Danny Boyle’s 127 Hours – the amazingly cinematic account of real-life climber Aron Ralston’s ordeal, trapped in a crevice in a Utah canyon – has its gala premiere at the Philadelphia Film Festival on Sunday night, and then opens locally on Nov. 12. Its star, in case you haven’t heard, is one James Franco -- the famously busy thespian who seems to be enrolled in about five or six colleges, is pursuing various masters and doctorates, paints, played Allen Ginsberg in Howl and just finished the Planet of the Apes prequel, Rise of the Apes.
And, oh, he has a collection of short stories, Palo Alto, just out from Scribner. We showed the book to Boyle when he was in town recently, and the Oscar-winning director of Slumdog Millionaire laughed.
“It’s funny,” says the ebullient Brit. “A guy I know at Faber & Faber in Britain, a big publishing house, he rang me up -- this is after we shot the movie, I’m almost finished the editing, and he says, ‘Hey, we’re publishing James’ book.’ And I said, ‘Oh, are you?’ And he said, “Yeah, I just wanted to get a quote from you about his stories.’ And I said `I didn’t even know he was writing short stories!’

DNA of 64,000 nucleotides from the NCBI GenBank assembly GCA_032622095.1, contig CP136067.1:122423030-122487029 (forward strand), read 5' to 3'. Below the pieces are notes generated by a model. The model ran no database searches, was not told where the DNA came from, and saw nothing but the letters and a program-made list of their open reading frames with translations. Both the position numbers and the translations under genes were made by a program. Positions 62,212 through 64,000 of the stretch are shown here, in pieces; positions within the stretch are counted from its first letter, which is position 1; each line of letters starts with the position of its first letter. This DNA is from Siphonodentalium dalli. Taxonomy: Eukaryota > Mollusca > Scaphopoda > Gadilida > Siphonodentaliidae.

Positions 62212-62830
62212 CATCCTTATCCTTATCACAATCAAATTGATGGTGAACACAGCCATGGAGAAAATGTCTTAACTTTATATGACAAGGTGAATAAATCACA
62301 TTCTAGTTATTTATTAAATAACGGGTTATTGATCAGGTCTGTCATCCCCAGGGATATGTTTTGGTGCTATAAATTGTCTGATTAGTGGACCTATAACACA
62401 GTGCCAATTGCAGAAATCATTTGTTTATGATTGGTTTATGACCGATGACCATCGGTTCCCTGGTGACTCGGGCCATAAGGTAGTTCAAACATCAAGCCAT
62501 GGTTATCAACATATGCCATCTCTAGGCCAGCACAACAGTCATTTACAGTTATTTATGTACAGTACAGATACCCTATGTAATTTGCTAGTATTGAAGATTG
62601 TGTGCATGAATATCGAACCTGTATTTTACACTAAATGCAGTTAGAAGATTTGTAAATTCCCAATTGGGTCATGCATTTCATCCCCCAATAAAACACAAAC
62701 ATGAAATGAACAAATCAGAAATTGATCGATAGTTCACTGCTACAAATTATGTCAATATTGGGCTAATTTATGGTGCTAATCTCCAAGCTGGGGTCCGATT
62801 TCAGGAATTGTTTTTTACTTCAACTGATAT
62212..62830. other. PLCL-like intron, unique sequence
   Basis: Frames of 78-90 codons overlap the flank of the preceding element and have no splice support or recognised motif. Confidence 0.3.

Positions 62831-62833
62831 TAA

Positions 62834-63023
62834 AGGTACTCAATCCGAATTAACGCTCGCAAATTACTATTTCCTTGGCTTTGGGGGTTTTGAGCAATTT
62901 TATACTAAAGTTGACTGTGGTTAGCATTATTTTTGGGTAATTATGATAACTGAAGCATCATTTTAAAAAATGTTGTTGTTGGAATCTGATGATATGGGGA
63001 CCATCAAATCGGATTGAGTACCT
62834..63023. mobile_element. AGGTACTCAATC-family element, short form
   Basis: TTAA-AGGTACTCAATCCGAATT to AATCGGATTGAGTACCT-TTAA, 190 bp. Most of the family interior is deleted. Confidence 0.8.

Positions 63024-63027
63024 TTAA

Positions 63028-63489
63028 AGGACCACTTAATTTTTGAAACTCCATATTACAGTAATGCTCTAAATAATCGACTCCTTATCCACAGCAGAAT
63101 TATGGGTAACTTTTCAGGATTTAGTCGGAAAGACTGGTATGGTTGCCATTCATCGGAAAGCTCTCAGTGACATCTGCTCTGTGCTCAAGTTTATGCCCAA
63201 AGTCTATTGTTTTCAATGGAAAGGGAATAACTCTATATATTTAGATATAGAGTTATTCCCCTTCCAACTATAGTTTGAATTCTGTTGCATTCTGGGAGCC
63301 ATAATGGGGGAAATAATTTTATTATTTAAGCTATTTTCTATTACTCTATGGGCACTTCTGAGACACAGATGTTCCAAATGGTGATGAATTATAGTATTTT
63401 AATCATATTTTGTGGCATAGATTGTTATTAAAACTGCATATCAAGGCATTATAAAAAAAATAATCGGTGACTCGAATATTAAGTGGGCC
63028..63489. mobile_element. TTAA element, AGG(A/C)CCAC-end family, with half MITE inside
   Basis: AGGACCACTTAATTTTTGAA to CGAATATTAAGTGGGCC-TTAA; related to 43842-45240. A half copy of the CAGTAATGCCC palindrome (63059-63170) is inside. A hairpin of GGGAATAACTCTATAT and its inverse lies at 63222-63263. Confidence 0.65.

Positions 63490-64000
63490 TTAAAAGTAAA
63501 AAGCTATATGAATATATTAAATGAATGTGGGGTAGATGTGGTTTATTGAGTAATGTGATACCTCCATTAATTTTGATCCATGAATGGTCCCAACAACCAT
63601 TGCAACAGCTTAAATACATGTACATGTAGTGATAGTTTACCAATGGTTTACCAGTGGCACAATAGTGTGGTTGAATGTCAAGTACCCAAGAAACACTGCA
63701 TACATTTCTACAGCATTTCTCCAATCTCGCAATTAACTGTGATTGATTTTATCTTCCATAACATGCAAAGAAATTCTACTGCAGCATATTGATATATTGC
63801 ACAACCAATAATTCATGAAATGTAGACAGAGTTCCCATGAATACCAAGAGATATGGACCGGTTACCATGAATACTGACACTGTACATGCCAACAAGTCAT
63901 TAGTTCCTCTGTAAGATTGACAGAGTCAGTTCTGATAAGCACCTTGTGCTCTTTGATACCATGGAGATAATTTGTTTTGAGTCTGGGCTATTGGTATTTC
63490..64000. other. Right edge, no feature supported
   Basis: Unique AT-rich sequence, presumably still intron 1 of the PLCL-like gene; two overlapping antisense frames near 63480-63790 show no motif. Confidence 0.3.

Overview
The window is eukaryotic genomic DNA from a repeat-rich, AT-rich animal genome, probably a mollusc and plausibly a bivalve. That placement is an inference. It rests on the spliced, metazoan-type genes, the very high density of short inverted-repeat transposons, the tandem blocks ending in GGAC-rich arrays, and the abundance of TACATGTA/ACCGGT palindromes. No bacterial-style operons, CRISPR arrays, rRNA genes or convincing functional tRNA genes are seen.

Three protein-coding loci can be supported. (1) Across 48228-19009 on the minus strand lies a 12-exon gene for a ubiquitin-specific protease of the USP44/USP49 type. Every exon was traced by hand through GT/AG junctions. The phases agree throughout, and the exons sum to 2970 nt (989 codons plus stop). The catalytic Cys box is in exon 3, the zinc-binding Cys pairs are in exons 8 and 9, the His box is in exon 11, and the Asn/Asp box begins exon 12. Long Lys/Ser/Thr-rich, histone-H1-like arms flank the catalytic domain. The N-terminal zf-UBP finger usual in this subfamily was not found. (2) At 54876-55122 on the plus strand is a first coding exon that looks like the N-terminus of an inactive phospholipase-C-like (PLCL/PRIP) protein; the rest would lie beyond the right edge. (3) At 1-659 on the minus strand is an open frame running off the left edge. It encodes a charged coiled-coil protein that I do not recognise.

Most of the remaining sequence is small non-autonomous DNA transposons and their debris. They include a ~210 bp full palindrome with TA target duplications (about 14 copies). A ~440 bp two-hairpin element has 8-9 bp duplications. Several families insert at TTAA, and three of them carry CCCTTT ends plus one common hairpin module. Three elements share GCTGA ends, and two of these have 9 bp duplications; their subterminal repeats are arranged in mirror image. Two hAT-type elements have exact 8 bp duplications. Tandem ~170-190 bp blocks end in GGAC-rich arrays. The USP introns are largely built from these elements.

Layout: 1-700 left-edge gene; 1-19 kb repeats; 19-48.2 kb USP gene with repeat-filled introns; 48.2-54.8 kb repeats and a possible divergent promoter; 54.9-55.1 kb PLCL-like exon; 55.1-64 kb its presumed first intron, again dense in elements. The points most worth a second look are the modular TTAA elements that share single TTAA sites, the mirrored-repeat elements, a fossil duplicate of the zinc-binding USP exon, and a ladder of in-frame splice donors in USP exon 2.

“I mean, James is extraordinary. But what’s weird about him -- and he was like this when I first met him -- he gives this impression of being stoned, like half-asleep, so relaxed that you start to think Am I here? Can he see me? And yet, clearly — and this book is just more evidence of the fact — his problem, if he has one, is hyper-activity. His brain is in overdrive."